Student-produced play puts mental illness in spotlight


mental health play

Alex Kamczyc

In early April, the School of Theatre and Dance hosted a three-day festival that showcased completely student-run productions, covering a range of subjects. The festival featured four plays. The first three included everything from musicals to comedies — it even had a small one-act play about Christopher Walken.

With three performances aimed at entertaining and humoring audiences, one would hardly expect the final play to be about a serious issue that many Americans deal with today: post-traumatic stress disorder.

The play, titled “Tomorrow is a Lovely Day,” was written by Ashley Lamatrice, a junior communication studies major, when she was still in high school. The disorder was something she took special interest in.

“I was a psychology major at one point,” Lamatrice said. “Veterans with PTSD was one of the things I wanted to focus on, so I did a ton of research on the subject.”

The story centers on a World War II veteran returning home from Europe, trying to acclimate back into society while also having to deal with a looming threat of a mob war between his family and another.

“I wanted to base the play after World War II because that generation was considered the ‘greatest generation’,” Lamatrice said. “We sort of lose, in translation, the issues a lot of these soldiers that came back faced. I wanted to set it in a time period where (PTSD) wasn’t well known.”

PTSD is a disorder caused when someone goes through a traumatic experience, most commonly found in soldiers returning home from a tour in the army. Wounded Warrior Homes estimates that 540,000 veterans have been diagnosed with PTSD.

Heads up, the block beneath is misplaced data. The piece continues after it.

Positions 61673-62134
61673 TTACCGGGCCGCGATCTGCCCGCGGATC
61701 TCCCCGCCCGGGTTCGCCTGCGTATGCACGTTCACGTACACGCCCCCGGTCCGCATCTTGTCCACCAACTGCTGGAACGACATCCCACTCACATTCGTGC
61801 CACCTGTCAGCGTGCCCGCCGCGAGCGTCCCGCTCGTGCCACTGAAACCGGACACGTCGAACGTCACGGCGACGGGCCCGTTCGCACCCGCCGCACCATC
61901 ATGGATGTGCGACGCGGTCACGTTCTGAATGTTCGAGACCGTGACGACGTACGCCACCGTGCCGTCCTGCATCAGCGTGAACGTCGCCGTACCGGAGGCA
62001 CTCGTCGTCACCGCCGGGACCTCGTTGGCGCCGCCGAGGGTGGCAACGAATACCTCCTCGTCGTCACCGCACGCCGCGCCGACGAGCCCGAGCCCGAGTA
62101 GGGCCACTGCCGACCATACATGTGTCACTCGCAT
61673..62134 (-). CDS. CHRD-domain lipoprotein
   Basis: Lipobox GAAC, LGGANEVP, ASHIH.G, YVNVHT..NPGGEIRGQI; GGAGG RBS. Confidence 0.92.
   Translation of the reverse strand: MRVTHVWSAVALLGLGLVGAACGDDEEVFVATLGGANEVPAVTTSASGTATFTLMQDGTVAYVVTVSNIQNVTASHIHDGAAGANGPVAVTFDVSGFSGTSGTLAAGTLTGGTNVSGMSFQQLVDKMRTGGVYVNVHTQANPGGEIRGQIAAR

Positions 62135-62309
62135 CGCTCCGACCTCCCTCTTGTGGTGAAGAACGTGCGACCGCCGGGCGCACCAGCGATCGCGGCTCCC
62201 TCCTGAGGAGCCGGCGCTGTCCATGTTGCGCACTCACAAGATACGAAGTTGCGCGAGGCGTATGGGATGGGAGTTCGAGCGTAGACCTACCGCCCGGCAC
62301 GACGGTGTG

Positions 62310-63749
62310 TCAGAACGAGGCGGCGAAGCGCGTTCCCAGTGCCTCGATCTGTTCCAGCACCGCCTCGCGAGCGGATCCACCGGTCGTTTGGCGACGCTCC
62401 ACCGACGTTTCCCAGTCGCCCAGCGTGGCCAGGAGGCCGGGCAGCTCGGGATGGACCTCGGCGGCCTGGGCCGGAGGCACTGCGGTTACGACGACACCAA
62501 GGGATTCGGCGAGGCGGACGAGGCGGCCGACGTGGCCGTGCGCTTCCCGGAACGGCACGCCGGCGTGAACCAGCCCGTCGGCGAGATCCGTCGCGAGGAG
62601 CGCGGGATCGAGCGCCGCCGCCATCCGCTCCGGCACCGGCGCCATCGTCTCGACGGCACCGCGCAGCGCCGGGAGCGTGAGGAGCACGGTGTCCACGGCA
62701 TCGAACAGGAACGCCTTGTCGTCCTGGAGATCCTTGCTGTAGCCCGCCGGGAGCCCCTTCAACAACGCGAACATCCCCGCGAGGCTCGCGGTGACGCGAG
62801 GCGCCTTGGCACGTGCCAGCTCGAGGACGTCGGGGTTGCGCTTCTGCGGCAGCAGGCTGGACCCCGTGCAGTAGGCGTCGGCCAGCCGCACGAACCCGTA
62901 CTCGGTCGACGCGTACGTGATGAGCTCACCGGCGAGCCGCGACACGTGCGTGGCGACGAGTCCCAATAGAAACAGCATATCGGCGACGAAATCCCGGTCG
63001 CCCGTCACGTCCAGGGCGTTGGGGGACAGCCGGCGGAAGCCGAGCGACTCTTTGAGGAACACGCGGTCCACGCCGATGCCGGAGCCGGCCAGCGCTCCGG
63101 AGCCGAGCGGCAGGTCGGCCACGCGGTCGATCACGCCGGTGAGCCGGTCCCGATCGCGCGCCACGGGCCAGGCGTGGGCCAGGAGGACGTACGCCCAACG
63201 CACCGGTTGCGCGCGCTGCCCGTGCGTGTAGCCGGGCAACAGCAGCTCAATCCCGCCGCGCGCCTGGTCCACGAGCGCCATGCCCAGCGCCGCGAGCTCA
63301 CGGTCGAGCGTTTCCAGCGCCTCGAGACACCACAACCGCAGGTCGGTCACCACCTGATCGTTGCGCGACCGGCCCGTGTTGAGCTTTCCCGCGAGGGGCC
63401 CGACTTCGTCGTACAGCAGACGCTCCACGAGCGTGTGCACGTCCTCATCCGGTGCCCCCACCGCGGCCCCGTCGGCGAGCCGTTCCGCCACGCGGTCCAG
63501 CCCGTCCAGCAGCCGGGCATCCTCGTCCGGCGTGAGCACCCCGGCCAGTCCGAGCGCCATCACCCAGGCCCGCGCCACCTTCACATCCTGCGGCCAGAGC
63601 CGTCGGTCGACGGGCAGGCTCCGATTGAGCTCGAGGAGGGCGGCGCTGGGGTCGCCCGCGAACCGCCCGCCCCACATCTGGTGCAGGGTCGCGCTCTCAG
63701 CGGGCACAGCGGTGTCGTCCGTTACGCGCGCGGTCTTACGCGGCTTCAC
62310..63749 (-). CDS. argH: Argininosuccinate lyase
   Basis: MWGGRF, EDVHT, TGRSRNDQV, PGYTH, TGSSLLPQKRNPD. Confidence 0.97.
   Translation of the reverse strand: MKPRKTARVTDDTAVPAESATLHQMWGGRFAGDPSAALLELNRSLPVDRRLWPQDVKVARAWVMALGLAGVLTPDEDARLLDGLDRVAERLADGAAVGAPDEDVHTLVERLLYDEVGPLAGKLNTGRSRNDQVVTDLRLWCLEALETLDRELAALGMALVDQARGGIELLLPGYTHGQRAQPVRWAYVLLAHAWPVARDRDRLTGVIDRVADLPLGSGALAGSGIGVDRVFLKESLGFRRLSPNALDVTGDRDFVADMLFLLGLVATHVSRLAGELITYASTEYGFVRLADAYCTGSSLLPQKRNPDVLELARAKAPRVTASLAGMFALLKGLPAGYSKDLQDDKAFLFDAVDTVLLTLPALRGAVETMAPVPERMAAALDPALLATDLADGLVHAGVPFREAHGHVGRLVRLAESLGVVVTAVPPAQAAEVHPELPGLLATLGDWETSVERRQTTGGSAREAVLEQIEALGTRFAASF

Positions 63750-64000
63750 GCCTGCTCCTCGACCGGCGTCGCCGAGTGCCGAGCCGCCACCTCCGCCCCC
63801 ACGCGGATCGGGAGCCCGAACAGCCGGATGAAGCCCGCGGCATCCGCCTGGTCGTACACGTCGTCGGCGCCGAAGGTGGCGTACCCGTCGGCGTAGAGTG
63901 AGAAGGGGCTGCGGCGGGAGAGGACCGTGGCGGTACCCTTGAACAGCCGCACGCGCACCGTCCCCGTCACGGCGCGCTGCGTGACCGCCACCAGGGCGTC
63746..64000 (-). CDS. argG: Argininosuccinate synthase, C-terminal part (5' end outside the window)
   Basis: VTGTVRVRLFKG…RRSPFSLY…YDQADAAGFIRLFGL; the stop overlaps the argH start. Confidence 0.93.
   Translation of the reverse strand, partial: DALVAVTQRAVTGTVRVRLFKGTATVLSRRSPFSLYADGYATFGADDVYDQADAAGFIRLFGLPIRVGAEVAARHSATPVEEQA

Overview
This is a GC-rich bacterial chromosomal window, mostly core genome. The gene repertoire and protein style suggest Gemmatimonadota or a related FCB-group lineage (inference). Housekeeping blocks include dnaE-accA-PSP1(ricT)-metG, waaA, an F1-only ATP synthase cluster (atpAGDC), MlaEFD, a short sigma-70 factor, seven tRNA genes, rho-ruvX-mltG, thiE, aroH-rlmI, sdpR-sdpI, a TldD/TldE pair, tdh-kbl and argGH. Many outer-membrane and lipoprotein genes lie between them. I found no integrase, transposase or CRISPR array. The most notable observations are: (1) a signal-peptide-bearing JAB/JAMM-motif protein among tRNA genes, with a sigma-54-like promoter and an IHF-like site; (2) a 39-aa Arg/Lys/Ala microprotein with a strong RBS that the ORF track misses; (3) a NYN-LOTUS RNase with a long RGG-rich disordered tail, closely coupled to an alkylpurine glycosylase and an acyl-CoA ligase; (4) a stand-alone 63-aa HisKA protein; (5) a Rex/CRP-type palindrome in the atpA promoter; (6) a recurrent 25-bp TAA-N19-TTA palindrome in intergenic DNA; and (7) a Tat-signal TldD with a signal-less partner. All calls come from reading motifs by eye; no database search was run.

But soldiers aren’t the only ones prone to getting the mental illness. According to PTSD United, approximately 44.7 million people have or are dealing with PTSD, and women are twice as likely to develop it than men.

“A lot of people have misconceptions about what PTSD is,” said Eden Jackson (NOTE: In directory he is Matthew Boni, but told reporter he goes by Eden Jackson and others vouched for this… also said switched his major to theatre, but directory still says fashion merchandising.), a freshman theatre studies major who played Victor, the main character of the play. “I thought I had an idea of what it was going into the rehearsals for the play until I started digging deeper into my character and realized what I thought was wrong too.”

Lamatrice feels there is a stigma around the subject that keeps people from facing it head-on.

“It’s almost like a ghost illness, some people still don’t know that it exists. A lot of veterans still don’t know they have it,” Lamatrice said. “In this newer age of talking about mental health, I don’t think we talk a lot about PTSD and it’s a difficult and scary thing to go through alone.”

The play sets out from start to finish to raise awareness about a disorder; however, Lamatrice and the cast want to not only talk about PTSD, but about mental illness as a whole.

“People take it lightly and treat it as a joke,” said Talia Rockland, a freshman theatre studies major who played Yvette, the other main character of the play. “We often desensitize mental illnesses until they aren’t personal to us anymore and because of that, we end up afraid of people who have disorders instead of understanding them.”

Even though the play has finished its run and the curtains have closed, the cast still wants the conversation to continue.

“I suffer from depression,” Jackson said. “What I want people to know about mental illness is if you have someone you love suffering from it, is to just do your research. Try to listen, don’t try to cure. If we just listened more instead of trying to skip over this uncomfortable topic, we would be able to better handle these issues.”

Editor’s note: This story is part of a student media project entitled “The Silent Struggle.” See the whole project here

Alex Kamczyc is the arts reporter, contact him at [email protected]